Behind “Worker Centers”- SEIU’s Newest Unionization SchemeOn Jul 19, 2013 All Categories | Workers Centers
Service Employee International Union uses “Worker Centers” like Fast Food Forward to evade worker protections and draft new workers into the SEIU. Part I.
Consider the SEIU’s predicament. Now is not the best time to be in the leadership of the SEIU. Far from being the “fastest growing union, the SEIU is shrinking, even despite favorable treatment by the National Labor Relations Board (NLRB). Not even Obama’s unconstitutional appointees and regular rulings in favor of unions can improve their numbers.
So the SEIU is forced to choose between making the union more competitive to workers and finding even sneakier ways of organizing. As you can probably assume, they’ve chosen the latter option out of the two. The SEIU is finding new ways around the laws surrounding labor organizations.
In most unionization attempts, the union traditionally approaches workers and attempts to organize them directly with the stated purpose of organizing them into a union. Once they reach critical mass, they either demand the employer to voluntarily recognize the union (card check) or they ask the NLRB to hold a vote. There is a significant amount of law surrounding what employers and unions may do here. These laws protect employees from shady dealings by both the unions and employers.
Now, it seems the SEIU is finding new ways to infiltrate employees without making it seem like they’re actually organizing. The SEIU is connected to many of the new “worker center” groups across the country, with names like “Fast Food Forward” that target different industries. The SEIU’s ties to groups like “Fast Food Forward” are documented in this piece by the National Legal and Policy Center:
Our old ACORN friend, New York Communities for Change, is partnering with the Service Employees International Union… in a campaign called Fast Food Forward. The SEIU-directed group has hired 40 full-time persons to organize workers at McDonald’s, Domino’s, Wendy’s and other New York City fast-food outlets. The group’s modus operandi is targeting outlets for an employee walkout. Fast Food Forward seeks a minimum industry wage of $15 an hour and union recognition for workers.
Groups like these operate chiefly through Facebook and Twitter pages, and email/phone text campaigns that directly contact interested employees in various industries. Since the online presence doesn’t require a physical address, it’s much harder to prove a link between the union and the sham group. As described by CNS News, Workers Centers are preferred by unions specifically because of this separation:
…Worker centers operate outside of the parameters of the National Labor Relations Act (NLRA) and enjoy mainstream support from groups unaware that behind the curtain, these centers are being funded and guided by seasoned labor organizers. This arrangement allows unions easy access to activists, and potentially new members, while providing a relatively bulletproof apparatus from which to focus their attacks on non-unionized industries and companies.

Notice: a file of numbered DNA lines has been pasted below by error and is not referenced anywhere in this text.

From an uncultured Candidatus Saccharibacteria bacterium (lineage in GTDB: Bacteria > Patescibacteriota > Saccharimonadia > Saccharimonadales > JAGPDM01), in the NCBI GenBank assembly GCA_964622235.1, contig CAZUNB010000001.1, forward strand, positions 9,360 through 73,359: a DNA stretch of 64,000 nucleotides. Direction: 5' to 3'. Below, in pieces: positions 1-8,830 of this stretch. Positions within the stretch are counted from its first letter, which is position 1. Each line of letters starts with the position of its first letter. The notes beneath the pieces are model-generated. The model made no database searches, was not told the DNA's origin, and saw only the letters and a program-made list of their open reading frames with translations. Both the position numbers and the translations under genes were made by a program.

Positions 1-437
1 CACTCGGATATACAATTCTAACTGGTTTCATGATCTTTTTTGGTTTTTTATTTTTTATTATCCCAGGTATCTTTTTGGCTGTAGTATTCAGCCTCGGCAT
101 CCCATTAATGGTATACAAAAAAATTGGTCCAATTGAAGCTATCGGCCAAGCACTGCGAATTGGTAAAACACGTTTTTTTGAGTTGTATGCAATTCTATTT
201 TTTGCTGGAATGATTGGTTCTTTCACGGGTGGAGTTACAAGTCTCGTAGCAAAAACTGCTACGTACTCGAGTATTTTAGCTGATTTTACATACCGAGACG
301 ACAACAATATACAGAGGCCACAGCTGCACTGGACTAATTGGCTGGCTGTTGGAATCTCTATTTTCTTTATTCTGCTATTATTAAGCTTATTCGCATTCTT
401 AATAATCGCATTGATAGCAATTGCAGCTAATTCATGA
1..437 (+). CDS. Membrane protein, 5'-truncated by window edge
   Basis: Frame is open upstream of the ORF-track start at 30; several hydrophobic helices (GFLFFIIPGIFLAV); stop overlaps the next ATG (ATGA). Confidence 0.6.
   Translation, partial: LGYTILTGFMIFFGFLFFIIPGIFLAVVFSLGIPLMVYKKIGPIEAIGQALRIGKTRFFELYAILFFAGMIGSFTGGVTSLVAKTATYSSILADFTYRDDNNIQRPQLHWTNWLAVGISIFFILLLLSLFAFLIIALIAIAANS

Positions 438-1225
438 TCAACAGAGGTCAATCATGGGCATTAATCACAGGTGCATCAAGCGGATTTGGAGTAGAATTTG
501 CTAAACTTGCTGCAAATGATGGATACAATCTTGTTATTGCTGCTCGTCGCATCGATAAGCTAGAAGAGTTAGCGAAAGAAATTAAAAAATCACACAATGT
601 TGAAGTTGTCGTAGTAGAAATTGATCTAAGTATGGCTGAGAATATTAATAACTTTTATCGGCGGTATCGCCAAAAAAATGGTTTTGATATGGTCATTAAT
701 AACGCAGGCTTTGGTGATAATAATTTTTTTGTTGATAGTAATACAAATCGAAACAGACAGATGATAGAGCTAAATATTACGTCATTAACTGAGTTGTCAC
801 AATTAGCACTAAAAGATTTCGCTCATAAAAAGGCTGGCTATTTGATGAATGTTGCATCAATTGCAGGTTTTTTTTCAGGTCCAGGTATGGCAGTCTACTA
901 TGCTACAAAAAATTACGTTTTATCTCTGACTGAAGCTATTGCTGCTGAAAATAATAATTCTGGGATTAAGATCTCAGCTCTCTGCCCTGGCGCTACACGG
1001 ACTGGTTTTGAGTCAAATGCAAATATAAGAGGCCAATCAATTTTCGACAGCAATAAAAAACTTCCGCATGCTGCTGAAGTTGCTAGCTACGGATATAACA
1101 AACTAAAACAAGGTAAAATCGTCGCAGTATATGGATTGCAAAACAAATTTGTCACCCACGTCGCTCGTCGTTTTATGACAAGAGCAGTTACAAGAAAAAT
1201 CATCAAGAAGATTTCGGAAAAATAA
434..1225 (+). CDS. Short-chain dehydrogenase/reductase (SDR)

Through these sham groups, the SEIU can organize things like strikes and walkouts without having the union name attached. This way they avoid NLRB rules about that govern how these activities are conducted. Employees can protest indefinitely.
A key example of this is Artistic Stitches, Inc., where a SEIU affiliate, Workers United, attained representation through “spontaneous strikes” organized by a worker center:
Workers approached the interfaith workers’ rights organization Arise Chicago, who assisted in organizing co-workers to know their rights on the job. Selecting Workers United as their union with which to affiliate, the workers petitioned the National Labor Relations Board for an election. Last week, the workers won by a decisive majority and now have union representation.
“The relationship between the workers center and our union has been perfect,” said Margarita Klein, staff director of Workers United. “And this is only the beginning.”
Cortez had the following message for other workers in a situation like hers: “If something unjust is happening to you at work, there are organizations like Arise and Workers United that can help protect you.”
In writing about the unionization, Insurgent Notes, a neo-communist labor blog notes that worker centers like these often work hand-in-hand with unions like the SEIU:
Another quite recent victory came in Chicago where workers in an embroidery factory secured union representation (in this case, they chose the United Workers, an SEIU affiliate). Many, perhaps most, of these worker center–based organizing projects focused on workers in low-wage jobs, are conducted with the active support and, often enough, leadership provided by a variety of community-based organizations—with support from one or more unions.
Rather than modernizing to provide competitive benefits, the SEIU is trying to repeat their old tricks in new ways. Unfortunately this has been a trend, and they don’t seem particularly interested in reversing it now.
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